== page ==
Discussion in 'Community Chit-Chat' started by justanothergirl, Dec 1, 2016.
Synthetic, one hopes!
Do you now?
So, after >2500 rotis - update* me/us on the pros and cons. I'm pondering noise, heat, and of course, cost-effectiveness for a single person.
Also paging @Viswamitra.
* I do remember the original discussion. I'm looking for revisions & updates based on ... hmmm, what, a year's use?
Houston, So far the mission has been smooth and uneventful. Except, the commander in chief handed over the filling flour, water, oil, etc. besides making rotis and cleaning the lower portion of the Rotimatic after every use and once in two months detailing cleaning to me. No noticeable trouble so far.
We are not as much roti eaters and hence the record indicates the following:
1,143 rotis - 69 hours of savings - 11,169 KCAL dodged - Saved $606 so far. Remember, I was involved in R & D funding of the project a little earlier and hence paid only $400 for the Rotimatic (present value $999). Payload has already paid for the mission.
1) Noise level - Lower than Mixie but higher than Washer/Dryer.
2) Heat - Advisable distance from nearby kitchen appliances or shelves is 9 inches. Expect higher heat level after 6 minutes of warming up time. Since you are single, you are not going to make more than single digit rotis unless you invite a lot of guests to showcase your robotic system.
3) Cost effectiveness - Pay back period might be 3-4 years for a single person - Based on $0.53 per roti, $1,069 for Rotimatic with 7% sales-tax, you are looking at making approximately 2,017 rotis to be made before complete write off of the system (without adding any charge for your time). @Gauri03 has already crossed that limit assuming no charge for her time.
I've had mine for 2 years now. Received it in May 2017. I've had 2 issues with it so far and one was my fault. I pulled too hard while removing one of the plastic parts and broke it. Since it was within the warranty period they replaced it at no cost. Second time the metal plates overheated and the thermal fuse tripped. I called customer service and they remotely reset the machine. I paid $999 for it and it's been worth every penny. As of now not including cost of ingredients (flour and oil), the rotis are ~26c a piece. We use it ~4 times a week and way more when parents/in laws are here. For a single person who eats rotis at least 2-3 times a week I would recommend it. The payback period would be longer but one can't put a price on the saved effort/processed rotis avoided. And you can make puris, and bajra rotis too. The puris come rolled out and need to be fried. I've seen people use them as wrappers for samosas, dumplings and bunch of other things.
It is noisy for sure. If you have an open concept kitchen plus family room the noise is significant enough to bother the television watchers. My husband calls it the 'infernal contraption'. Heat is not an issue unless you place it in a tight spot against a wall. A few inches of clearance is all it needs.
As to quality of rotis, handmade rotis will beat the rotimatic any day but my in laws, parents, brothers, SILs and sundry relatives from India had no complaints at all. Everybody agreed that for the time and energy saved the rotis were quite good. Rotis can be made ahead of time and stored in an air tight container for a couple of hours and stored overnight rolled up in a napkin and placed in a Ziploc bag. They stay soft and pliable.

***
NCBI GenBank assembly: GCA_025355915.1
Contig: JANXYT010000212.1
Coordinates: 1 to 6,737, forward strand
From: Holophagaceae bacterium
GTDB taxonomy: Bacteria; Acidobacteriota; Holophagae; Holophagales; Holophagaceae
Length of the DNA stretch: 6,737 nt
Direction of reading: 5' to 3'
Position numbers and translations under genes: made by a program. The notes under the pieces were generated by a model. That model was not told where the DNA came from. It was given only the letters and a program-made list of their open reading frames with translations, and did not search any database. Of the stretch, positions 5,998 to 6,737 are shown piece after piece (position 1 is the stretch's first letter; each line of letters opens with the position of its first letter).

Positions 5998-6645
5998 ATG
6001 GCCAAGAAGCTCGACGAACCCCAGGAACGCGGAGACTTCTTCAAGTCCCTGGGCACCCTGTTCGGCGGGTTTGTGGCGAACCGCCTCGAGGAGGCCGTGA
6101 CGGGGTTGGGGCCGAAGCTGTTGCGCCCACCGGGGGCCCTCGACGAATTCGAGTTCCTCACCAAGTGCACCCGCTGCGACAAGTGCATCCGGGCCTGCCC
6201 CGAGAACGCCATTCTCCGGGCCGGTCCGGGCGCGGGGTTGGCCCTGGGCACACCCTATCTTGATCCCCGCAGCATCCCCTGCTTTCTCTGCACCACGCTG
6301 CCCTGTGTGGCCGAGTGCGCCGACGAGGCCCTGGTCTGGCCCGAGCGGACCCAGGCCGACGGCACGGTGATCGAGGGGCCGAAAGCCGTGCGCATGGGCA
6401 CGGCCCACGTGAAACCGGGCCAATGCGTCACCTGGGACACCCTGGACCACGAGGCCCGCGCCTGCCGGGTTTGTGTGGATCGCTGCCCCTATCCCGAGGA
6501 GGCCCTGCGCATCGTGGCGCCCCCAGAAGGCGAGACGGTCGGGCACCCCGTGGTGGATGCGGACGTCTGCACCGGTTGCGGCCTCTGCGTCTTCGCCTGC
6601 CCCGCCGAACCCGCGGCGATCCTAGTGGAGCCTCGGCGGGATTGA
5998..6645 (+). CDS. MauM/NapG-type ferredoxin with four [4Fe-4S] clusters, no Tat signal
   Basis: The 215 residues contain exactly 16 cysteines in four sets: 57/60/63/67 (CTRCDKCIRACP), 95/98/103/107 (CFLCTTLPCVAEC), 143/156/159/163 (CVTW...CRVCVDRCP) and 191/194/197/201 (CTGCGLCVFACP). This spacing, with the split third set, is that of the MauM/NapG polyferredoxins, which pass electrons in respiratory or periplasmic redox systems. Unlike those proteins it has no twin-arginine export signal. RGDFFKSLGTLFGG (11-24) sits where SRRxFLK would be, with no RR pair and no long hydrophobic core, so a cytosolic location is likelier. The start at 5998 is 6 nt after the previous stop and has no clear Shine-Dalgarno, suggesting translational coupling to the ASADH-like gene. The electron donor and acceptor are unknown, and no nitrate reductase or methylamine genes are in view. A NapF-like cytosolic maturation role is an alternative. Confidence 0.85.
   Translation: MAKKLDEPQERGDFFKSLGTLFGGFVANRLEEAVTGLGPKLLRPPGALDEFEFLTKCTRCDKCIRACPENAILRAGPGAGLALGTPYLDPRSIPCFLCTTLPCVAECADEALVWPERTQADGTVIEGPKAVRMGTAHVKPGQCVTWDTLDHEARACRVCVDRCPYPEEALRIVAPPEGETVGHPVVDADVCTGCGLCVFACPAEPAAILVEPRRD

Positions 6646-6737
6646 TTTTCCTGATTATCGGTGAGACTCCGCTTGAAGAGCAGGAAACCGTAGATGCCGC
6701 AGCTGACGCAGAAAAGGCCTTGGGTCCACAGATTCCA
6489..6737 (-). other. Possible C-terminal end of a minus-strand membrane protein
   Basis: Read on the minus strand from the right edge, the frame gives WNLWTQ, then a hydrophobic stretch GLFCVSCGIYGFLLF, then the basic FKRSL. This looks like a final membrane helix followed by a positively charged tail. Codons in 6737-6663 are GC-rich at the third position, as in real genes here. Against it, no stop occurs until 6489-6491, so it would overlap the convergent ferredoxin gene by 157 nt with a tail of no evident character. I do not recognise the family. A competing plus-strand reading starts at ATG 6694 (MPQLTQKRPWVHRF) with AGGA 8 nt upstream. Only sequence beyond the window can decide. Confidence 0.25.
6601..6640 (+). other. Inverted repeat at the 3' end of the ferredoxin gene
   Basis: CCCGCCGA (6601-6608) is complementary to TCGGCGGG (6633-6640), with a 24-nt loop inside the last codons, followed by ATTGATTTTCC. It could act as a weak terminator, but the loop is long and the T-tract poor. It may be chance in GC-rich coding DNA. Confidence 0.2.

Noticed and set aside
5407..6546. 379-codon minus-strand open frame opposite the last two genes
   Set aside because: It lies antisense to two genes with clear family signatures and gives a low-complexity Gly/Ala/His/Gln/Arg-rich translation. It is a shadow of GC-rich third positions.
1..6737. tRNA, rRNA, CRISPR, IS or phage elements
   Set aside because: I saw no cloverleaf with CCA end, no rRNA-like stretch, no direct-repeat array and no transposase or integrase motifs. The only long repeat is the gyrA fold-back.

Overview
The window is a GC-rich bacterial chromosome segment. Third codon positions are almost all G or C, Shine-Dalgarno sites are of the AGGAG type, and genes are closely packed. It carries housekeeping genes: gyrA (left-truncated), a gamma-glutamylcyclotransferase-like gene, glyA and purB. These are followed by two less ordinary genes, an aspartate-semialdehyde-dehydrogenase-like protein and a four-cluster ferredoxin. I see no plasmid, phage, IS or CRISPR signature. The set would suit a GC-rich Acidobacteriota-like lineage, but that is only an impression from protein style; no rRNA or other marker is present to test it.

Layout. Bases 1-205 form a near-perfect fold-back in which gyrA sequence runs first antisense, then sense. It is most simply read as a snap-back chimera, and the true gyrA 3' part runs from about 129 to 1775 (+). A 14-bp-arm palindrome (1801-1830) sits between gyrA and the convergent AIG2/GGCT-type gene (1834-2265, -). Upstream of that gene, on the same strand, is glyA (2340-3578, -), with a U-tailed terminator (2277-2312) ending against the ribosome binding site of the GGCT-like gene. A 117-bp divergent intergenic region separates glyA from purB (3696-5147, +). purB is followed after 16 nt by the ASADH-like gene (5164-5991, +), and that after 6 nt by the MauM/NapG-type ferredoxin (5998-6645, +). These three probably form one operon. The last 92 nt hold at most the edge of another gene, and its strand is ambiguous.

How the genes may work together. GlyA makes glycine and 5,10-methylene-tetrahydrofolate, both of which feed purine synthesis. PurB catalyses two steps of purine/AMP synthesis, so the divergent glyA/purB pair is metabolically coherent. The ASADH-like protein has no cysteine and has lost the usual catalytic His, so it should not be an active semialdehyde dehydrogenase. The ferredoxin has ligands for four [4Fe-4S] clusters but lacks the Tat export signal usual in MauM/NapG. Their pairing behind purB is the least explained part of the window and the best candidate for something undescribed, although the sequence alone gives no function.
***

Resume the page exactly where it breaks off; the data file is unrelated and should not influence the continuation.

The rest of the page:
I did buy the extended warranty for 2 additional years after mine expired this April. Cost $229 but considering the number of moving parts and heating elements in the appliance I felt it was a safe investment.
I read that the Rotimatic makes 12-14 rotis per cycle. That's more than enough for one person - the question is, how much time does that take?
It can make much more than that and I have tried making 40 and 60 rotis at a time. It is designed to stop intermittently to rest after 9-10 rotis. 6 minutes to warm up and a minute for every roti after that excluding the waiting time after 9-10 rotis for the machine to rest. These rotis are not 9 to 12 inches in diameter and probably 8 inches in diameter. But soft and layered and remain eatable if stored properly. You need at least 3-4 for each meal for a man along with sabji, and it should take about 10 minutes for you from the time you order the machine to complete the process.
Fill flour, water and oil, press start, after the self-check is over, press make rotis and adjust the number as you need and press yes again. Remember it is always connected through WiFi and hence anytime when you send troubleshooting message, someone is available to answer through text or even fix the system remotely. But don't forget to choose the brand of flour you are using.
Cleaning: Cleaning is needed only the part in which dough is made after every use. The overall cleaning is needed depending on use once a month or once in two months.
@mangaii definition of bad taste can vary. For example, some might find threads by women about their husband's shortcomings and limitations or about their child's behavior issues as being in bad taste -- shared online without the knowledge of the husband or the child, to remain posted online for ever. One could wonder what is the purpose of sharing such personal stuff with strangers who are not professionally qualified to help. Or, one could say loko bhinna ruchi (different people, different tastes). I prefer the latter approach when I see threads I find to be in bad taste.
The redundancy label could be applied to your threads about software budget, decision making tools, frugal India trip? There are tons of resources on these topics that are not hard to read and understand?